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Oscar-nominated stop-motion director premieres new film shot with Nikon D810 DSLR

The Nikon D810 is an excellent DSLR for photograph and videography – we recognized it with our Editors’ Choice award for its stellar performance. But here’s something else it’s good for: stop-motion animation. Adam Pesapane, a director who goes by the name PES, premiered his film Submarine Sandwich on December 10, which was shot entirely with the D810.

Submarine Sandwich is the third stop-motion film PES made, following Western Spaghetti and Fresh Guacamole – the latter earning him an Oscar nomination (which made history as being the shortest film ever nominated). All three films revolve around food, but in a cheeky nature. The new film is about the namesake sandwich, but the components are made out of non-food items (watch the film, there’s no good way to explain it).

“I’ve always loved taking something mundane and transforming it into the unexpected through the animation process,” he says.

Image used with permission by copyright holder

Explaining why he uses a DSLR to shoot his stop-motion films, PES says, “The Nikon D810 gives us unprecedented image quality and interfaces perfectly with the stop-motion software I use, Dragonframe. The camera is amazing, period. Images are razor sharp and allow me virtually unlimited flexibility resizing in the editing process without quality loss. On the back end, I can print high-quality fine art prints from the stills of my film.” He also likes having a Live View image on the LCD.

Nikon was the lead sponsor, providing the director with the D810 and AF-S VR Micro-Nikkor 105mm f/2.8G IF-ED lens. Despite the sponsorship, PES still needed to raise the funds for other materials, such as the slicer, footballs, and the boxing gloves seen in the film, as well as the lighting needed. Throughout the successful Kickstarter campaign, PES asked supporters for input about what he should do or use.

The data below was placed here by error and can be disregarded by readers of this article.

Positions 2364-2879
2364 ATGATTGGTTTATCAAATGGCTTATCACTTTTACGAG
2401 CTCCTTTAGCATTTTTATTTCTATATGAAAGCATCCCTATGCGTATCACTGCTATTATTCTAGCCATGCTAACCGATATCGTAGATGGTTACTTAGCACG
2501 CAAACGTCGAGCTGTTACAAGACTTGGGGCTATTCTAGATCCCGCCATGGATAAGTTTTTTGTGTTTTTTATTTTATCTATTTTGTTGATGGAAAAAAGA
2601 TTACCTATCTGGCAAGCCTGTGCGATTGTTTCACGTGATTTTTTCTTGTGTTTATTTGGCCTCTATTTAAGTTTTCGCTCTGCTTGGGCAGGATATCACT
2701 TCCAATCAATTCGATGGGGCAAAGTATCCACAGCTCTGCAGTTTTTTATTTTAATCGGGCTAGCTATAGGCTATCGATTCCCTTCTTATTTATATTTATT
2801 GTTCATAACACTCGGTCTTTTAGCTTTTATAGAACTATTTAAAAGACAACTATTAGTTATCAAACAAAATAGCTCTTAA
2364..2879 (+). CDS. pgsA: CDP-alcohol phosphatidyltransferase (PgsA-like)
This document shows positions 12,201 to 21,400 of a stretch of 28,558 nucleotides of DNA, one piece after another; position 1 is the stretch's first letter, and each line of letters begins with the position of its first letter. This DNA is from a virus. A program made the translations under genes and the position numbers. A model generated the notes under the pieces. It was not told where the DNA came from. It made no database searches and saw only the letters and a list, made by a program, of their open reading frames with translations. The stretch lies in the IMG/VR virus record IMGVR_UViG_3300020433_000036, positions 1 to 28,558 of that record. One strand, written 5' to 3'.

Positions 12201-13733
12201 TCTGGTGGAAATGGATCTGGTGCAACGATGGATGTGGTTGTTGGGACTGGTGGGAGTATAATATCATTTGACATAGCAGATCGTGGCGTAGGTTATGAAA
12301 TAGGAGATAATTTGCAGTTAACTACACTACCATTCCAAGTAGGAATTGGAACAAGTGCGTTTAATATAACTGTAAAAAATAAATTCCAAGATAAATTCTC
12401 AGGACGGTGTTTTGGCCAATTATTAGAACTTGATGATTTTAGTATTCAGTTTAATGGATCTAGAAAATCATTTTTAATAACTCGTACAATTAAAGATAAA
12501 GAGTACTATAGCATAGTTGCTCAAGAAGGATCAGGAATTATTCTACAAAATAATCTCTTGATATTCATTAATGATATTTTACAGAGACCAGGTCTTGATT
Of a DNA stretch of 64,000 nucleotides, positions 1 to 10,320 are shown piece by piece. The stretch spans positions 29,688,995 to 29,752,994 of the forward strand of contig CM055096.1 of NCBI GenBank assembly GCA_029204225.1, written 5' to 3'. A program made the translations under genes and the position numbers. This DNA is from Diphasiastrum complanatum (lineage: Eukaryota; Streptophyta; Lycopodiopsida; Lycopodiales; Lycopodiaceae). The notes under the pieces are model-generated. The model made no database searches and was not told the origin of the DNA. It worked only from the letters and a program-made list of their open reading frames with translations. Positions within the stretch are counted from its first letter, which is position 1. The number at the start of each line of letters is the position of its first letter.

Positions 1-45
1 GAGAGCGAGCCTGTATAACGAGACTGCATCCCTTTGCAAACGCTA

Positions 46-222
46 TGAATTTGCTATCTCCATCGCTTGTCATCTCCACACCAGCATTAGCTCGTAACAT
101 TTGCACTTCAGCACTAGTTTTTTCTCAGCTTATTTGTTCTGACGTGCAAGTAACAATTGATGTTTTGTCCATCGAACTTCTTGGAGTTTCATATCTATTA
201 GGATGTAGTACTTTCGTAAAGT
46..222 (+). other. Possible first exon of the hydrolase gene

Image used with permission by copyright holder

“My films may be short, but they’re not cheap,” PES says. “Even though they’re animated, my films share more in common with live-action productions. I need sets, props, fabrication, cameras, lights, space – everything that live-action productions need – except that I need them for months at a time.” Getting equipment from Nikon certainly helped keep the budget down.

Read more about the project – using the camera, how the film was shot, tips and tricks, and what went on behind the scenes – at Nikon’s website.

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Les Shu
Former Digital Trends Contributor
I am formerly a senior editor at Digital Trends. I bring with me more than a decade of tech and lifestyle journalism…
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